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Technical Paper


www.ireng.org


5.4 Hardness and Erosion Resistance The abrasion resistance of ceramics depends largely on: • the nature (hardness) of the essential phases; • the quantity of the essential and hardest phases; • the binding between the crystalline components; • the porosity.


Friction wear due to vortex-formation a


fluidised medium


b flow pattern c


originally the plane surface


A location with strongest abrasion B


sharp edging


Hardness according to Mohs [Ha No:


1


2 3 4 5 6 7 8 9


10


Material Talc


Gypsum


Limestone Fluorite Apatite Feldspar Quarts Topaz Ruby


Diamond Hardness according to Vickers [MPa] [Ha


No: 1


2 3 4 5 6 7 8 9


10


Material Talc


Gypsum


Limestone Fluorite Apatite Feldspar Quarts Topaz Ruby


Diamond


Hardness <100


1500 – 1800 1300 – 1700 1800 – 2500 6000 – 7000 7000 – 8000 12000 – 13000 10000 – 160000 21000 – 26000 70000


Average hardness with fine (<mm) abrasives Figures between [ ] hardness of most durable phase to course abrasive (>mm) 20 ENGINEER THE REFRACTORIES ]


Material Soft steel


Centrifuged steel [Mn, Si] Laminated steel [Mn, Cr] Pig iron non-alloyed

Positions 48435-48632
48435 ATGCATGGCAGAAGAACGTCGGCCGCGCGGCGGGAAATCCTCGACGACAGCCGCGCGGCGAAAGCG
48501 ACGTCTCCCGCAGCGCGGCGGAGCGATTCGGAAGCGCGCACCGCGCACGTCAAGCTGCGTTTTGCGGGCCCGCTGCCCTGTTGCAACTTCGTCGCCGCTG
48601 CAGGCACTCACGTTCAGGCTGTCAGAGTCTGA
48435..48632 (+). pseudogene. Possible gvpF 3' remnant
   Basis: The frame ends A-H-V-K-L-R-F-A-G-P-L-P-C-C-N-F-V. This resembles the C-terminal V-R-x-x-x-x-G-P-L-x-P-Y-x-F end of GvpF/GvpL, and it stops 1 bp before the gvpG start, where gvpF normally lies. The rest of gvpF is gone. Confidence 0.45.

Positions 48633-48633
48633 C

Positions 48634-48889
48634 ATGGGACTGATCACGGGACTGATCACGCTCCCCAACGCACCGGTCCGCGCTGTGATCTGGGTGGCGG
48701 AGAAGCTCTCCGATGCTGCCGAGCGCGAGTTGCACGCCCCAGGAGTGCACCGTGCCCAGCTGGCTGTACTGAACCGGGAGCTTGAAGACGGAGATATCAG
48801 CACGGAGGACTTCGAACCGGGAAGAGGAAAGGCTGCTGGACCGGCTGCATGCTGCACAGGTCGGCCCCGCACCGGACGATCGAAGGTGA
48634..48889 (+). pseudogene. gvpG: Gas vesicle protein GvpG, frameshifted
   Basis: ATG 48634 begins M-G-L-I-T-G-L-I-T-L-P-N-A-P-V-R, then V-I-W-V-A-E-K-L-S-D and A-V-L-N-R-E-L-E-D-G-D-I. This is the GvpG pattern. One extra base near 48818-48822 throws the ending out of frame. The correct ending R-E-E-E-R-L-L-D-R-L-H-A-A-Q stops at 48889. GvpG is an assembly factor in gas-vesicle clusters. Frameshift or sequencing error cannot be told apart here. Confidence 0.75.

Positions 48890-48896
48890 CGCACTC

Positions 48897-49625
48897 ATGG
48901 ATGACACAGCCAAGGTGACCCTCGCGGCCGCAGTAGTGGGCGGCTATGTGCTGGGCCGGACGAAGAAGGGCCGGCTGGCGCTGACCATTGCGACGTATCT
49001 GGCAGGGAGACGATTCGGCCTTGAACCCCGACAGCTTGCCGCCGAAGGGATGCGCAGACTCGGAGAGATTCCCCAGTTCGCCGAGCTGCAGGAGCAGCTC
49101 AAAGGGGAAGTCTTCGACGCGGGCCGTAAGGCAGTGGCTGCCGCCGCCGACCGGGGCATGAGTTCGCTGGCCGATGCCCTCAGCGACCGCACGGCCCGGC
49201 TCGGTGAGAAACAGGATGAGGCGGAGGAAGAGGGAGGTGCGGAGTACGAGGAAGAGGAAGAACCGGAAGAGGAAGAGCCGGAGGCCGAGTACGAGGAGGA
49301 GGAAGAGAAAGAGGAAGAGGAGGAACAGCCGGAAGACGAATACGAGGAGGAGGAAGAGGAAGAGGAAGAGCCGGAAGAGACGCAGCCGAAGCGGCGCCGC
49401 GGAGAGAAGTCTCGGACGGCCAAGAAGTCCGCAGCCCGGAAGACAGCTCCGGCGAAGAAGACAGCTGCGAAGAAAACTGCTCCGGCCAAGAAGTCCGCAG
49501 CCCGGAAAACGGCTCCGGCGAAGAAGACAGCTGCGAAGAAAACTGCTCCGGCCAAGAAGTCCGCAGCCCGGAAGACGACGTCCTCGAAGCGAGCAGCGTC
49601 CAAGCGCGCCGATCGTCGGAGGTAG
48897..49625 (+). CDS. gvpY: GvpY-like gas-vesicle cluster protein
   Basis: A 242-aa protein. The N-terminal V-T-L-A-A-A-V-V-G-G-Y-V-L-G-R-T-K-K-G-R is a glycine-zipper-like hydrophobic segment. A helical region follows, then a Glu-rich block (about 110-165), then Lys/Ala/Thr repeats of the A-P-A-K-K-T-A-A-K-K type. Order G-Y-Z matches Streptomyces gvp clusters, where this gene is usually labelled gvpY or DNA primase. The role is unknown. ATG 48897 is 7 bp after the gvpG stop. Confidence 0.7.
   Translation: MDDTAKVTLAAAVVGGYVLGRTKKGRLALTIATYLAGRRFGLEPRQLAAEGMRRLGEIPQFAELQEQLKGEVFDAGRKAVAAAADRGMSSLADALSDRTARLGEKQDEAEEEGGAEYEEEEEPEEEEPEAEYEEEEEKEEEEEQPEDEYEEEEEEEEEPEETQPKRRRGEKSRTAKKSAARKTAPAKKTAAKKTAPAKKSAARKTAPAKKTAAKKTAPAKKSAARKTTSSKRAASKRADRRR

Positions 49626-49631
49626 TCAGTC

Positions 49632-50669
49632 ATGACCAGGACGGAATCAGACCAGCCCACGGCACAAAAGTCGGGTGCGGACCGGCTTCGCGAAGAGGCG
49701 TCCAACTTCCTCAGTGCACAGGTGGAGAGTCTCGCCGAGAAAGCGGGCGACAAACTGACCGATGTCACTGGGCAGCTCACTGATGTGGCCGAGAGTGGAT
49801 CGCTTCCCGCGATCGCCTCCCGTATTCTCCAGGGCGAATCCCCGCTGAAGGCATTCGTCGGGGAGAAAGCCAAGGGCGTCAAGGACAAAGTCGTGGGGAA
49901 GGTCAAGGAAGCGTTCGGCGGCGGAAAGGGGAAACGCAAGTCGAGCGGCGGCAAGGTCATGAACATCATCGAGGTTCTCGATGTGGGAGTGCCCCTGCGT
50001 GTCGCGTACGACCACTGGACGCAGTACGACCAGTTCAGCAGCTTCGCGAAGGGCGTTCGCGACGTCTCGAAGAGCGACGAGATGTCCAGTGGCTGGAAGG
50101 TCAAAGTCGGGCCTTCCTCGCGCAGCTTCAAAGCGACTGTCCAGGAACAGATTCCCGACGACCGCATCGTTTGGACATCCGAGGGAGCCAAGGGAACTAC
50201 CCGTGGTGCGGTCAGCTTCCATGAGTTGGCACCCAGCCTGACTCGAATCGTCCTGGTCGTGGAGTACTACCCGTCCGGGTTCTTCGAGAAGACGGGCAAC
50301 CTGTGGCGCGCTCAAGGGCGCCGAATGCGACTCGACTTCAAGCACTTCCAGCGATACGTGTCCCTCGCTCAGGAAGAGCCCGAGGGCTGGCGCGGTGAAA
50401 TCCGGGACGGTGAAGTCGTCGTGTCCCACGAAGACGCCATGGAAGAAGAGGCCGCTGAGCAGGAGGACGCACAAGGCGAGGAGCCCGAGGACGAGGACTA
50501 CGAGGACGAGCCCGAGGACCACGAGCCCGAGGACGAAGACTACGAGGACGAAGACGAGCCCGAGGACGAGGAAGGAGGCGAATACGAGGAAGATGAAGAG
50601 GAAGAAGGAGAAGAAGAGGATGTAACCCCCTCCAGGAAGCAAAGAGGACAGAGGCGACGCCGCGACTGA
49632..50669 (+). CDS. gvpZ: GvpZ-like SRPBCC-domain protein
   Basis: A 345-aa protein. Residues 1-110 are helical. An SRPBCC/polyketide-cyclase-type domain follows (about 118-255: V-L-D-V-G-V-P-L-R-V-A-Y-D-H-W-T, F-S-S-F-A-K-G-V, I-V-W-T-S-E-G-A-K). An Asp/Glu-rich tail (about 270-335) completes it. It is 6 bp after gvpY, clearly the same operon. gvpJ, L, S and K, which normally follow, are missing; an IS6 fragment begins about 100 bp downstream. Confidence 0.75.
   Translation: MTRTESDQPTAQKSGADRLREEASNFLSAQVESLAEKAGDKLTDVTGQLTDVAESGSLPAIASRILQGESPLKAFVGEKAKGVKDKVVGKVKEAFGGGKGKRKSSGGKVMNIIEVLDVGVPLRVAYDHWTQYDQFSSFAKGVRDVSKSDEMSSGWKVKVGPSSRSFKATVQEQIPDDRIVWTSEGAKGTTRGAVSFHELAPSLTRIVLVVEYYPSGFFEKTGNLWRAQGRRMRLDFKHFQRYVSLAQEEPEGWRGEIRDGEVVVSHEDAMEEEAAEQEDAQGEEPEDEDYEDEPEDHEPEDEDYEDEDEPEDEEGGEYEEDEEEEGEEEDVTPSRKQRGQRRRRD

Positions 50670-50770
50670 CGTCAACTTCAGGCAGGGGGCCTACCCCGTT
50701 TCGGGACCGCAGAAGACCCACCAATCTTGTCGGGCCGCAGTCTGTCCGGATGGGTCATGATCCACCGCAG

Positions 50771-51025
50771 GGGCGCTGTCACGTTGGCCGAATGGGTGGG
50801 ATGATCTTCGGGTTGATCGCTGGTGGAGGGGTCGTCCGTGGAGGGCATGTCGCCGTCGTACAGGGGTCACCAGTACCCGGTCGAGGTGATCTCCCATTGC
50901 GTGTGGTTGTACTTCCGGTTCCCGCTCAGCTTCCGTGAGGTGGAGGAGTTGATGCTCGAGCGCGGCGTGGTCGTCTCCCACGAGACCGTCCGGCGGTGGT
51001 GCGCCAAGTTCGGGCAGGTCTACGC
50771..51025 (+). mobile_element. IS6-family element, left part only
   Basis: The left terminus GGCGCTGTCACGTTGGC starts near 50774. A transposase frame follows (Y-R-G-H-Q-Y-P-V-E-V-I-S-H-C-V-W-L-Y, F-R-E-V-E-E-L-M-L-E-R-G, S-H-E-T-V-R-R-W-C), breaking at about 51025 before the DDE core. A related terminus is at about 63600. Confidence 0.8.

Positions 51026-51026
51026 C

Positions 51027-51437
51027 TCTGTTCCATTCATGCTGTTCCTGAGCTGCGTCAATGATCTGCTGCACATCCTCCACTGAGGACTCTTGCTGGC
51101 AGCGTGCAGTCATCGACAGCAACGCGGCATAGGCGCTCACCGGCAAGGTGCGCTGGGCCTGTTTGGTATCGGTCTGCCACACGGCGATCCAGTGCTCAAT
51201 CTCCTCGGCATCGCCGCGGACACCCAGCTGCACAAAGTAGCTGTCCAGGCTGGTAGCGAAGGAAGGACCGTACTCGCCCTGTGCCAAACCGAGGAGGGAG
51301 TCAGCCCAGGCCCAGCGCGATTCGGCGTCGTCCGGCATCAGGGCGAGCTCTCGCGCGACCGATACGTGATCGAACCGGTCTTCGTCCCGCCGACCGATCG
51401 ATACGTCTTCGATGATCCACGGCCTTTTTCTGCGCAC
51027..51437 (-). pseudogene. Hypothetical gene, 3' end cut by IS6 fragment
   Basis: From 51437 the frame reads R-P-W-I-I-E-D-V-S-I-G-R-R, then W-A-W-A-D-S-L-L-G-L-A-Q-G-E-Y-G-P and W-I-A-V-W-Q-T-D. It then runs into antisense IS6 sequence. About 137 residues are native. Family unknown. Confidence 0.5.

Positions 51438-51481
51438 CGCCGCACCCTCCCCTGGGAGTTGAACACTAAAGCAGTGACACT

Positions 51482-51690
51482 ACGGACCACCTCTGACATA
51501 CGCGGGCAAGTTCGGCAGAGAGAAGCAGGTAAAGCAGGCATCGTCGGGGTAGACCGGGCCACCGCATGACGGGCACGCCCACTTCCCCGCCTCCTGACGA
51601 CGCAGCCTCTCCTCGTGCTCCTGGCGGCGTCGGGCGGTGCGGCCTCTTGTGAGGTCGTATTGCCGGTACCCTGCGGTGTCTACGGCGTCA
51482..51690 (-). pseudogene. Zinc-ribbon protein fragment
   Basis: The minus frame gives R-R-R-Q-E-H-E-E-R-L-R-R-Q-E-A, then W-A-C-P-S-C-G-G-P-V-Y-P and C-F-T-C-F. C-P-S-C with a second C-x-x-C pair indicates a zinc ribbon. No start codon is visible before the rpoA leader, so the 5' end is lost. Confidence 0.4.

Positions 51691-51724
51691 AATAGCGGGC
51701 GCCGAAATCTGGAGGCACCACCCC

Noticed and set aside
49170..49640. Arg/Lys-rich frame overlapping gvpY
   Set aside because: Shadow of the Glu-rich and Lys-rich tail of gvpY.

Martensitic alloy Ni-hard Martensitic alloy Cr-Mo Glass


Fused-cast alumina-zircon-silica 85% Aluminium oxide Silicon-carbide


Hardness 1200 2500 3200


2300 [8000] 6500 [10000] 6200 [12000] 4500


17000 [20000] 17000 [20000] 20000 [26000]


[Hm ] ]


Formula (OH2 Mg3


Explanation


CaSO4.2H2 CaCO3 CaF2


Ca5.(PO4 )3


K (Al Si3O8 SiO2


Al2 (SiO4 Al2O3


C


.[Si4 O


O10 ]


Very weak, finger crushable Scratches


.(Cl, F) )


).(F, OH)2


easy with fingernail easy with copper-coin easy with knife with knife


difficult with knife in window glass easy in quartz


easy with diamond Cannot be scratched


There are tables containing data with hardness properties of materials. Well known are the terms as Rockwell Hardness, Mohs' Scale, Brinell Hardness, Vickers, etc. They all rate materials according to their individual or comparative hardness. Because no exact definition can be given for hardness, it was 'every bodies guess'.


Mohs' Scale gives the comparative hardness of minerals from 1 to 10, where an unknown mineral which cannot be scratched but will with a mineral next higher on the scale, it will be classified in between. In order to have insight in the hardness he classified certain minerals as targets:


March 2019 Issue


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